The University of Chicago
Department of History
1126 East 59th Street, Mailbox 79
Chicago, IL 60637
Nineteenth-Century American Cultural and Social History; Visual Culture; Urban History; Modern Mass Culture; Gender; The American West; History of Technology, Communications, and Distance; Mortality, History, and Memory
Amy Lippert is Assistant Professor of American History and the College. Her research and teaching focus on the cultural and social history of the United States in the 19th century, with a special interest in the mass production, consumption, and interaction with visual imagery and problems of perception. She teaches courses and seminars on Visual Culture in American Life, 19th-century U.S. Cultural and Social History, the U.S. West, American Urban History, Gender and Sexuality, American Cultural Institutions, Consumerism and Mass Culture, and Death and Memory. Current projects include a book nearing completion on visual culture and celebrity in 19th-century San Francisco, and work-in-progress on diversity, racial classification, and photography in the nineteenth century, as well as research on the dynamics of gender and higher education in capitalist society—specifically through the lens of the collecting practices and philanthropy of Phoebe A. Hearst.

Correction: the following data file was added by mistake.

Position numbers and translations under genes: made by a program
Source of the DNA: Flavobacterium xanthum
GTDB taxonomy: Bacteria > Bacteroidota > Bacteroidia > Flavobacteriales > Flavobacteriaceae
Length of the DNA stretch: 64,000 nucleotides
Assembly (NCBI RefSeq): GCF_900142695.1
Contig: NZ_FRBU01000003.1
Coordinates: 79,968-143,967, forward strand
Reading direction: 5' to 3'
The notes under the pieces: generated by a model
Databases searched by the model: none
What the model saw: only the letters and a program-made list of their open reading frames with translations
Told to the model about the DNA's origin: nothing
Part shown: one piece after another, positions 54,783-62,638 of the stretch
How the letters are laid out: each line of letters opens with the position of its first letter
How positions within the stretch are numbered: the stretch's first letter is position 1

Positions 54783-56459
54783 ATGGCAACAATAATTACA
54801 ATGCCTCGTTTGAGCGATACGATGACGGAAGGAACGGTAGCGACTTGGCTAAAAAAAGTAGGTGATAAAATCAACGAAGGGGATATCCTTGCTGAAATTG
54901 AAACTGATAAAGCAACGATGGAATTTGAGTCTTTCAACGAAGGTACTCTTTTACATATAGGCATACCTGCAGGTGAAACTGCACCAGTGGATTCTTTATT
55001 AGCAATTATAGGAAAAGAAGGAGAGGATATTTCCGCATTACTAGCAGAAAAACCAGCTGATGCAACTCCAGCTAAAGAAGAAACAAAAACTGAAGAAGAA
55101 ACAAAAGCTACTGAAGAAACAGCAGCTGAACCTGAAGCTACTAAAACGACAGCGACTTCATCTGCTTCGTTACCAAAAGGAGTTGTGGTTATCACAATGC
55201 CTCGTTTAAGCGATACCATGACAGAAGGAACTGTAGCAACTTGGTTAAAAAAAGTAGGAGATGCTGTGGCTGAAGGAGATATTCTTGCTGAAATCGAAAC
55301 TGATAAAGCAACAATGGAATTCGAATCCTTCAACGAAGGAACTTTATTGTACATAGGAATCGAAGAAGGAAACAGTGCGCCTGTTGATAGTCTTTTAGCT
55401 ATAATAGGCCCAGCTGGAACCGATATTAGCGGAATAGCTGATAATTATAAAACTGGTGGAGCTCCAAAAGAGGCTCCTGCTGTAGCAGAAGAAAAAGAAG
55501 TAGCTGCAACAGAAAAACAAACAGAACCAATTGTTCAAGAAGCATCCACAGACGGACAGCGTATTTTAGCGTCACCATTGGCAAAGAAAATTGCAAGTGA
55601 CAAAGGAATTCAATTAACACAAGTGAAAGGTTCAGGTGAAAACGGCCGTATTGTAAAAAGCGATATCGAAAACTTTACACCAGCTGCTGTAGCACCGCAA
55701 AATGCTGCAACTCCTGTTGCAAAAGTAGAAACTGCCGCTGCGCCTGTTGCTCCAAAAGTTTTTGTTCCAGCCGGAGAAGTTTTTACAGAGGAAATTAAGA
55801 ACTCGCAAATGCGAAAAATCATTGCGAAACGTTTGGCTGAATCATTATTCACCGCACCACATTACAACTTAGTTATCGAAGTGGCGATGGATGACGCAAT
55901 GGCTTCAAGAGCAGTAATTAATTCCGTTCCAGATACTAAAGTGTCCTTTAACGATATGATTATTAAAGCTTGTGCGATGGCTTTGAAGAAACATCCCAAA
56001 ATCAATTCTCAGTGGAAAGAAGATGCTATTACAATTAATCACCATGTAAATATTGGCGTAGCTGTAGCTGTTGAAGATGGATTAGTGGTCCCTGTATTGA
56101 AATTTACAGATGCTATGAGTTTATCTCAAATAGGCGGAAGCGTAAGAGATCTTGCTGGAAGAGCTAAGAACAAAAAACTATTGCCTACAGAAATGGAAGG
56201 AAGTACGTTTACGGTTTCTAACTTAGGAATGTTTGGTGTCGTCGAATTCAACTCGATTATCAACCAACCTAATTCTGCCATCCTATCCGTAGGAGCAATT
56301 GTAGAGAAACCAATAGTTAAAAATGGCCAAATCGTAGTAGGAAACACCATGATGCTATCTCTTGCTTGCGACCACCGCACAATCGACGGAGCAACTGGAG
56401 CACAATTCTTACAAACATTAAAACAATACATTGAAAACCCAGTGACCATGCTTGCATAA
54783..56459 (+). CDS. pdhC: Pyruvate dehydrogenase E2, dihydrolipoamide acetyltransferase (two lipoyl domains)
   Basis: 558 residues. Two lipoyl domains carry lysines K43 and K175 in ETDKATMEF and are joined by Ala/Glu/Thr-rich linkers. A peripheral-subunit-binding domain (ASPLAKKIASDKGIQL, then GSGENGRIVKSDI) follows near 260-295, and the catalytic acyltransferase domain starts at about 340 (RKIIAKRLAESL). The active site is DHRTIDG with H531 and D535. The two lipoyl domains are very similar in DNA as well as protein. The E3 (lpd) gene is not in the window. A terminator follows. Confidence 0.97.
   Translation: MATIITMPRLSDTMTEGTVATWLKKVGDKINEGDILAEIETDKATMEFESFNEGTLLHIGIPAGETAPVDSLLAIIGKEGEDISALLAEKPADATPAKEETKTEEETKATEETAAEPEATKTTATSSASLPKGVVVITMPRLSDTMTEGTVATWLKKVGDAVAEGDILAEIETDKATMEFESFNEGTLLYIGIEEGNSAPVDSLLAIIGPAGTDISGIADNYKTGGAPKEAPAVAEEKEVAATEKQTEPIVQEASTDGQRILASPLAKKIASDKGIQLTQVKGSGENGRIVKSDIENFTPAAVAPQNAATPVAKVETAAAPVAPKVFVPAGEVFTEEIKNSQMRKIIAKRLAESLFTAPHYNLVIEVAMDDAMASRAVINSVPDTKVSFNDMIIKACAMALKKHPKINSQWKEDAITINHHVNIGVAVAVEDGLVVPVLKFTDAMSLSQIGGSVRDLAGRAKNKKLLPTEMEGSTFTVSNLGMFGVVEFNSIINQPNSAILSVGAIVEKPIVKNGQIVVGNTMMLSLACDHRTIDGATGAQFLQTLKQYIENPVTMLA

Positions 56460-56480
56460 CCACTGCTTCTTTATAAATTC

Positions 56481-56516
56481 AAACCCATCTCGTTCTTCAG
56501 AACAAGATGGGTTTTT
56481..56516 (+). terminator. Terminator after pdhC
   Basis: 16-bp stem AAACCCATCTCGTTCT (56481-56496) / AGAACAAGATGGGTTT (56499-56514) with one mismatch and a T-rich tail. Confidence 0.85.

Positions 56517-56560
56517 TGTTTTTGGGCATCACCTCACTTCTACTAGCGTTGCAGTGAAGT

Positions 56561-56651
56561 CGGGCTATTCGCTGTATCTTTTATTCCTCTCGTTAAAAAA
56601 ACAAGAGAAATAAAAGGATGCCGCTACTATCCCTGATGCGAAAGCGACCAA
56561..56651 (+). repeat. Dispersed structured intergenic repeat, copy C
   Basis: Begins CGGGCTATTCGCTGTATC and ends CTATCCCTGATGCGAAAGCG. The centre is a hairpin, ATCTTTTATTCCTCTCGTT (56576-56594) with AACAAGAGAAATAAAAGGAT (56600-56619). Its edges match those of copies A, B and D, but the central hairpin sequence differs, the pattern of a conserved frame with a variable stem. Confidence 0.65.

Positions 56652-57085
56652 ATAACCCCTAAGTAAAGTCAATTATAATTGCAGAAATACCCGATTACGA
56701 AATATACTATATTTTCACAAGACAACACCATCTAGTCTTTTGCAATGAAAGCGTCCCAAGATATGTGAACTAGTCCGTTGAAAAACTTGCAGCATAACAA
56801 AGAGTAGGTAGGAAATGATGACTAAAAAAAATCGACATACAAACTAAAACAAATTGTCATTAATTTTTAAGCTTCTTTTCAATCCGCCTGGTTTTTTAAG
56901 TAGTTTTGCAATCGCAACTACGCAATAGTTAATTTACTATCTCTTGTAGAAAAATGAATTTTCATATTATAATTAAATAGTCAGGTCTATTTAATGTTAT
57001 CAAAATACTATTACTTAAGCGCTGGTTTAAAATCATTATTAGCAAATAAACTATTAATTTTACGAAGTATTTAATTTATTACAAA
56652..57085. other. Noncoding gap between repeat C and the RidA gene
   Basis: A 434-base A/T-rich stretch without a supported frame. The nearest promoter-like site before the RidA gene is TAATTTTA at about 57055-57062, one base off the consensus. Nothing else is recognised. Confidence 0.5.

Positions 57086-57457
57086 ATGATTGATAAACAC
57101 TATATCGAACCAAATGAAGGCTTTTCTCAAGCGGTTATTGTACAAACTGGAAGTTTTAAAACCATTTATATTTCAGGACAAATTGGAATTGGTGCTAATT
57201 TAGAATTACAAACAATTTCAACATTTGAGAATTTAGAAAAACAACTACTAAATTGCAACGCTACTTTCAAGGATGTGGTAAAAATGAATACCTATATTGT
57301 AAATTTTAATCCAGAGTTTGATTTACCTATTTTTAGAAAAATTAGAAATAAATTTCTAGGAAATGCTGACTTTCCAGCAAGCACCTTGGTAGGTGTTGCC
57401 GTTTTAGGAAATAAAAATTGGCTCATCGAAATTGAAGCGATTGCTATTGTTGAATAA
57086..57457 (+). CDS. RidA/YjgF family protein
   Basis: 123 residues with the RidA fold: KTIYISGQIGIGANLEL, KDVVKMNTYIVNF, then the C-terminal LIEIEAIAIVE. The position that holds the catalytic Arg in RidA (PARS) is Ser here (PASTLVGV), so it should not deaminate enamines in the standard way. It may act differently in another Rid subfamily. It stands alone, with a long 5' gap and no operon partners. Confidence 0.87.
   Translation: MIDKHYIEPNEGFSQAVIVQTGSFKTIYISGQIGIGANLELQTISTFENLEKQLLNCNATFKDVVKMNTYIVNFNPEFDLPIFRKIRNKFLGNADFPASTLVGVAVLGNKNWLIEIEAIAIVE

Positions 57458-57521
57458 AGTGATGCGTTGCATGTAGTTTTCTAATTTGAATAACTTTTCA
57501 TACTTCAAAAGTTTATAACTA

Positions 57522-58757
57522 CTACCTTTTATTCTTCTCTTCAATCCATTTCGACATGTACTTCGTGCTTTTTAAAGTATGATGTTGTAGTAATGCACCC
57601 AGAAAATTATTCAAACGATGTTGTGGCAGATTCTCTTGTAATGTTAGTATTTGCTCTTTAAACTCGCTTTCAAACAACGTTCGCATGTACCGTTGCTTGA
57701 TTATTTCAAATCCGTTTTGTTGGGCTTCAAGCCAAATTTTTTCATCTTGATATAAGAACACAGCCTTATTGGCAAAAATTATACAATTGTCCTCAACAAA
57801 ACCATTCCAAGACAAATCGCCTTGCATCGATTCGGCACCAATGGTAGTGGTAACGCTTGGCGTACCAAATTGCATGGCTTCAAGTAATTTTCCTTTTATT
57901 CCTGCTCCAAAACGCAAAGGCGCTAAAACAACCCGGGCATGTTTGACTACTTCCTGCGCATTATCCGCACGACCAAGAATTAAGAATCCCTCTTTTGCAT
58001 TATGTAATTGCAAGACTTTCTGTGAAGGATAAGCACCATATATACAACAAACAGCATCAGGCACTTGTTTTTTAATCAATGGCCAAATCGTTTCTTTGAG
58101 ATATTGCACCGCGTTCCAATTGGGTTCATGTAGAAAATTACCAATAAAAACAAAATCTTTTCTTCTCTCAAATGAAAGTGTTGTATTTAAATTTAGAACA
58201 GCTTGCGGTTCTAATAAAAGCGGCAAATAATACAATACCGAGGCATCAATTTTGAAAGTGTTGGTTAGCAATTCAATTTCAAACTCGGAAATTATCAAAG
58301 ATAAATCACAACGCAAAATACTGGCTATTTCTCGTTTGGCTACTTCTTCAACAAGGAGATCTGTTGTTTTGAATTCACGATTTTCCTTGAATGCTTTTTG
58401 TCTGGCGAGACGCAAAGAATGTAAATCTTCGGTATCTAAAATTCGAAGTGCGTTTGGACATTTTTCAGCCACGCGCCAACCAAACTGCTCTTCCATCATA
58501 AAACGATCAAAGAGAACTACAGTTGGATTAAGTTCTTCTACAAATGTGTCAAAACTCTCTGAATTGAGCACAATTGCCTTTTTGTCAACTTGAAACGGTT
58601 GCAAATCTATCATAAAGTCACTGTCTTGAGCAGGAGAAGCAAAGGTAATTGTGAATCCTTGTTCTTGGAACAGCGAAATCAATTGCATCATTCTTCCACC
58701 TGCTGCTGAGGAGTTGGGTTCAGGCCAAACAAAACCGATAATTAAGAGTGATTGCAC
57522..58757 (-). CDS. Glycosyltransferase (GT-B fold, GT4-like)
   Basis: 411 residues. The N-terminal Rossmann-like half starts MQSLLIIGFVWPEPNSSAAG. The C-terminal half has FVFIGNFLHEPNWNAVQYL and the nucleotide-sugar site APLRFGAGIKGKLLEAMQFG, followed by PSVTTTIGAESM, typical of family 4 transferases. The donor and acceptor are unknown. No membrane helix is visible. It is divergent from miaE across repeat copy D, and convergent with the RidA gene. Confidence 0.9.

Consuming Identities: Visual Culture and Celebrity in Nineteenth-Century San Francisco
In this project, Lippert traces the growth of the commodified image industry in San Francisco during the nineteenth century, incorporating mass-reproduced visual representations of people into a broader history and explaining the cultural roots of modern celebrity. In a world suddenly filled with strangers and interchangeable copies, Americans relied upon external markers as indicators of a person’s inner essence. Both the causes and effects of this change were strikingly revealed within the urban centers of the Western world, especially in San Francisco. The modern celebrity phenomenon emerged out of this cultural milieu. Visual media constituted a central intersection between public appearance and mass entertainment in nineteenth-century American life.
“‘Seeing Just About Everything’: Visual Desire, Love, and Lust in Nineteenth-Century San Francisco,” in Regards Croisés Sur San Francisco / Multidisciplinary Perspectives on the City by the Bay, Aix-en-Provence, France: Presses Universitaires de Université de Provence, in English and French, forthcoming.